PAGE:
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U.S. Manufacturing PMI hits three-month low in October amid weakest pace of new business growth since January

23 October 2014

At 56.2 in October, down from 57.5 in September, the seasonally adjusted Markit Flash U.S. Manufacturing Purchasing Managers' Index" (PMI")1 indicated a slower improvement in overall business conditions across the manufacturing sector. Although still comfortably above the neutral 50.0 value, the index was the lowest since July and notably weaker than the average seen during the third quarter as a whole (57.1).



Commenting on the flash PMI data, Chris Williamson, Chief Economist at Markit said:

"The flash PMI provides the first available glimpse into how manufacturing is faring at the national level at the start of the fourth quarter, and presents a mixed picture. The data will no doubt add to the view that policymakers should be in no rush to raise interest rates, with output and order book growth slowing and price pressures easing.

"On the other hand, sustained strong job creation will raise worries that slack continues to be eroded, which could drive up inflation in the medium term.

"Although output growth slowed to the weakest since March, the pace of expansion remains robust. Even expanding at this slower rate, the goods producing sector should help drive another solid upturn of the economy in the final quarter of the year.

"A concern is that growth of new orders weakened sharply, which may translate into a further slowdown in coming months. The source of the slowdown appears to be weaker economic growth in key markets such as the Eurozone, China and other emerging markets, which has hit export performance. Many companies reported that domestic demand remains reassuringly strong.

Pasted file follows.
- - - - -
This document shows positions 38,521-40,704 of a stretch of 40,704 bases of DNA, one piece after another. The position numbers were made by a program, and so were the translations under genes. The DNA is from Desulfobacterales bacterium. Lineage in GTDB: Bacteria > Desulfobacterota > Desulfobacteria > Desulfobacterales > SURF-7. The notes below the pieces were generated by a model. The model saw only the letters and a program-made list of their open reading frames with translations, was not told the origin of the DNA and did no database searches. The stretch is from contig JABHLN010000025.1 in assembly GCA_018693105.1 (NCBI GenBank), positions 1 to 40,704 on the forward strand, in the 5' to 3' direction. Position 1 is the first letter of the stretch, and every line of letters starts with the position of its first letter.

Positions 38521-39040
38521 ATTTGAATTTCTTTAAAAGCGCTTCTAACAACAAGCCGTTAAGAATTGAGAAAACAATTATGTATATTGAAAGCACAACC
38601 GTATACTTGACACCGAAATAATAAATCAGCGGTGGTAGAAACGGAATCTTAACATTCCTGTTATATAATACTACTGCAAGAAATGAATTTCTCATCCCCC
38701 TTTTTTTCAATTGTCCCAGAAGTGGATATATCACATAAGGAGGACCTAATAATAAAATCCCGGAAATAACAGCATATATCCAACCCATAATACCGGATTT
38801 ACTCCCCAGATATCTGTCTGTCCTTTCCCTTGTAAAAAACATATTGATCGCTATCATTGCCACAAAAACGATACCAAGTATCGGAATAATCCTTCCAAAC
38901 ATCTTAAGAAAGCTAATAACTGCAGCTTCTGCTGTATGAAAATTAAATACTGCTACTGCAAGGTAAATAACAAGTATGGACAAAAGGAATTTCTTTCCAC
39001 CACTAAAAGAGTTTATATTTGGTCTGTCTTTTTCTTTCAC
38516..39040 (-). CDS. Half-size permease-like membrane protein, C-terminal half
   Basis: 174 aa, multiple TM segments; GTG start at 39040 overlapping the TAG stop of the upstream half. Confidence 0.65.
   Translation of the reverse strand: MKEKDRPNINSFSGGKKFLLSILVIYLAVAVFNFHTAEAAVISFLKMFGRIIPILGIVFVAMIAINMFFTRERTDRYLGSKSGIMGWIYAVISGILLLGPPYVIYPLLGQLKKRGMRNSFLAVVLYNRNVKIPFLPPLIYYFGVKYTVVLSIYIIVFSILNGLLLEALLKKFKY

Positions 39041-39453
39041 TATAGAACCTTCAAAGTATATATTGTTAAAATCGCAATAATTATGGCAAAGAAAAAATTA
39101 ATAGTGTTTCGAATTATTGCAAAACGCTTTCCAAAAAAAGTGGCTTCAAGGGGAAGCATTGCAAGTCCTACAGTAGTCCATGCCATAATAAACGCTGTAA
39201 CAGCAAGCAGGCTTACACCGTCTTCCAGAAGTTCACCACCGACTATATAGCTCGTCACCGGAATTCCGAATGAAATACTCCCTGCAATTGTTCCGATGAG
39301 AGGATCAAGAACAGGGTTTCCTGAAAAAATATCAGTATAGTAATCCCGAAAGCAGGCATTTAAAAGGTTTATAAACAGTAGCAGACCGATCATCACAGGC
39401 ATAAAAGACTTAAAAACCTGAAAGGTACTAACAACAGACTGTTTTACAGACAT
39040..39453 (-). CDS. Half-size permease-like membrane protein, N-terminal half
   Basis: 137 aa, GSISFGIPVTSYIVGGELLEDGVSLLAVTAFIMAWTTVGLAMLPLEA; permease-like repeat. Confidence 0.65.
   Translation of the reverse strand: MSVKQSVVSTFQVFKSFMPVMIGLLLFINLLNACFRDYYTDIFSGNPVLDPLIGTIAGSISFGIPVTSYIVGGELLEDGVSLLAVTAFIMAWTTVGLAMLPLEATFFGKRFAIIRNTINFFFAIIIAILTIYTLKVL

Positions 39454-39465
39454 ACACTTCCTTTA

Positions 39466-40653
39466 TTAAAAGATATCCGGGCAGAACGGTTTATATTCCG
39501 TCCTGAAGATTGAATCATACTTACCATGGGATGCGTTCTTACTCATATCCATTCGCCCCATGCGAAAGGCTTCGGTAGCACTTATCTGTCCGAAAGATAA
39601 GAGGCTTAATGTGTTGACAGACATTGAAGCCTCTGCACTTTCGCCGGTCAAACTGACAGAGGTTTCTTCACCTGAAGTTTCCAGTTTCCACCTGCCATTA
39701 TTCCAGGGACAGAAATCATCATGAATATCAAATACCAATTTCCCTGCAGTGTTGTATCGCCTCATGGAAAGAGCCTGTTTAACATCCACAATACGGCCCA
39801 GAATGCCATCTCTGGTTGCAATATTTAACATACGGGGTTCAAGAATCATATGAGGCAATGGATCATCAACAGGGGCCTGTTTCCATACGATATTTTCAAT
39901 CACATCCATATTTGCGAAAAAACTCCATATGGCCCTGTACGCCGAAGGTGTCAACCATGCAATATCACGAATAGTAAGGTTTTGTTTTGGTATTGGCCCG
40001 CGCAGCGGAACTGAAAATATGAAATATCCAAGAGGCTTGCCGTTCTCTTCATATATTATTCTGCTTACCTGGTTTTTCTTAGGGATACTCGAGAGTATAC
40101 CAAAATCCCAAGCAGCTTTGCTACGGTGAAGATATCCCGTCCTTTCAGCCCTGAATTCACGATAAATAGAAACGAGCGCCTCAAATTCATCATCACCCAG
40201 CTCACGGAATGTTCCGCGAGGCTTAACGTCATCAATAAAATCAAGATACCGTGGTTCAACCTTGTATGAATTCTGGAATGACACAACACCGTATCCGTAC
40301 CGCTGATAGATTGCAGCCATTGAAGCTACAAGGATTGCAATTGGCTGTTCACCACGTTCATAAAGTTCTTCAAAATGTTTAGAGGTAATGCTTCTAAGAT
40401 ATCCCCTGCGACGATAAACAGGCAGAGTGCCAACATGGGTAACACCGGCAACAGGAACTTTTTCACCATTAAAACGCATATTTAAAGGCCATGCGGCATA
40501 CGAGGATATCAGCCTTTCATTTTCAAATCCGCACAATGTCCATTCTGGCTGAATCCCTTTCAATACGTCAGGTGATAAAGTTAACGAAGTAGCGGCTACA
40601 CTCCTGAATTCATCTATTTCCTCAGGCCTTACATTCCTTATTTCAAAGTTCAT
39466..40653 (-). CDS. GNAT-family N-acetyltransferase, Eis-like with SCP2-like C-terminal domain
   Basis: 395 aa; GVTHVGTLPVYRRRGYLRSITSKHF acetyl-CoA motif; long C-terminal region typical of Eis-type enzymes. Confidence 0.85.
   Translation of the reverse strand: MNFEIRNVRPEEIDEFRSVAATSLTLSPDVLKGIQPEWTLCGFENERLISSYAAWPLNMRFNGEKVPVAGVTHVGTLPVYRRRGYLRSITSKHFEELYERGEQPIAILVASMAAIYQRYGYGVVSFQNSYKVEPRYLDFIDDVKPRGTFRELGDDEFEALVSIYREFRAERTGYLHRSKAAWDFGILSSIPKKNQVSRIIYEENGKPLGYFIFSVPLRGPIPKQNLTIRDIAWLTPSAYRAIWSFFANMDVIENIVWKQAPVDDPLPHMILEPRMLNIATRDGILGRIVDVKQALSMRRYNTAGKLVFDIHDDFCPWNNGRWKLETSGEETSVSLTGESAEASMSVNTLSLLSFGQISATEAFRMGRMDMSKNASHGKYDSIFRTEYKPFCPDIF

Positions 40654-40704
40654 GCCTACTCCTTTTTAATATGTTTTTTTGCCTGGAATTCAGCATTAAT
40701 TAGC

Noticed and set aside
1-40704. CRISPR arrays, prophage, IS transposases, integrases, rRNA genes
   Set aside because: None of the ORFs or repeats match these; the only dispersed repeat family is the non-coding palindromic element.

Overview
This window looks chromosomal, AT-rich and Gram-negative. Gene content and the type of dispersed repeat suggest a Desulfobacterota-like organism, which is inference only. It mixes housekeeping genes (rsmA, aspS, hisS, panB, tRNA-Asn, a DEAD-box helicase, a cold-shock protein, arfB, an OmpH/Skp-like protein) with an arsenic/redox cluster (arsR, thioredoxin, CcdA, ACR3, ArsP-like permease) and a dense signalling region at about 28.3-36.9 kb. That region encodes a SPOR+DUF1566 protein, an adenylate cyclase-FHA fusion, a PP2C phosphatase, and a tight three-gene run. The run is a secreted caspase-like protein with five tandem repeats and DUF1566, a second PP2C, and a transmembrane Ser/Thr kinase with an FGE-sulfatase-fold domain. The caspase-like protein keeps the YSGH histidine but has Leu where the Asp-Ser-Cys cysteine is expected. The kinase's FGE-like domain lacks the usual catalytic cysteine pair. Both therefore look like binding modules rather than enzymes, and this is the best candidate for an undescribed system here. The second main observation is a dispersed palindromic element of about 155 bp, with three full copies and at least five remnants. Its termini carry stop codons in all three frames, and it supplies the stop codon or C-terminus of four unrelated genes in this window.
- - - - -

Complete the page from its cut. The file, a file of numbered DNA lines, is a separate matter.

"It's also especially encouraging to see manufacturers' propensity to take on staff unaffected by the slower growth of new orders, which suggest firms are generally upbeat about future business prospects. Although job creation slowed slightly, recent months have seen the strongest spell of payroll growth since the global financial crisis.

"The survey also points to a further easing of price pressures in October, with both input costs and selling prices rising at weaker rates, largely due to lower energy costs."

-Ends-

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Chris Williamson | Chief Business Economist, IHS Markit
Tel: +44 20 7260 2329
chris.williamson@ihsmarkit.com

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